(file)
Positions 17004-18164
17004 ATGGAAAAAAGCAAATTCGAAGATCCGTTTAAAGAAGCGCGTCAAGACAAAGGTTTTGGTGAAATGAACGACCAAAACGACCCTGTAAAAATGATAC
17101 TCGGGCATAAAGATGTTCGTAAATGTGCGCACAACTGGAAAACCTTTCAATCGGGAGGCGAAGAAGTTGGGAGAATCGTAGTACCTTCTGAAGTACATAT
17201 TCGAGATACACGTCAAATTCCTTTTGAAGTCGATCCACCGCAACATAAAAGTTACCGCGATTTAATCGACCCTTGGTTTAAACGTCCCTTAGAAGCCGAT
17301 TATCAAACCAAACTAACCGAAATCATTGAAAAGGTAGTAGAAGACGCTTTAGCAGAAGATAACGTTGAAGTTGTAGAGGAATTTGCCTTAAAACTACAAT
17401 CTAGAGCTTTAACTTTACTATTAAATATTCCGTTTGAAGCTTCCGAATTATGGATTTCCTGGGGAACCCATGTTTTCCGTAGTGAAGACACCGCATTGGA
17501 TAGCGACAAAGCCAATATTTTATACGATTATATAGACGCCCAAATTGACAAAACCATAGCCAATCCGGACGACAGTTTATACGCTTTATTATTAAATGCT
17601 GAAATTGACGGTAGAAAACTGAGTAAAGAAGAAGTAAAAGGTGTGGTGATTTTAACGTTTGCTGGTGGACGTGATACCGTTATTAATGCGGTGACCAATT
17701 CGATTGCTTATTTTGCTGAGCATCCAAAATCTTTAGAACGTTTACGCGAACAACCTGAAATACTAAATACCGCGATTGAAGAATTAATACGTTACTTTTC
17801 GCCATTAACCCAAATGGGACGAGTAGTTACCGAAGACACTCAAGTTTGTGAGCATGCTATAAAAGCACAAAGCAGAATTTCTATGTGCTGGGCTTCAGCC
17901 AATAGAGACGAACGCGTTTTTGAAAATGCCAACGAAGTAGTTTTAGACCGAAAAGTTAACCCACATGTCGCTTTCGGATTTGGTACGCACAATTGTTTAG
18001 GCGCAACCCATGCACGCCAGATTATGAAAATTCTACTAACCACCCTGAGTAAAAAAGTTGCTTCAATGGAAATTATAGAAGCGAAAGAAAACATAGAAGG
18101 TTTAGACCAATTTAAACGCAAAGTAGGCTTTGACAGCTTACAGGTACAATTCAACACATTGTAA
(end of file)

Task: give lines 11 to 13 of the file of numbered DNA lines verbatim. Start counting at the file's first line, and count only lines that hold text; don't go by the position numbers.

17901 AATAGAGACGAACGCGTTTTTGAAAATGCCAACGAAGTAGTTTTAGACCGAAAAGTTAACCCACATGTCGCTTTCGGATTTGGTACGCACAATTGTTTAG
18001 GCGCAACCCATGCACGCCAGATTATGAAAATTCTACTAACCACCCTGAGTAAAAAAGTTGCTTCAATGGAAATTATAGAAGCGAAAGAAAACATAGAAGG
18101 TTTAGACCAATTTAAACGCAAAGTAGGCTTTGACAGCTTACAGGTACAATTCAACACATTGTAA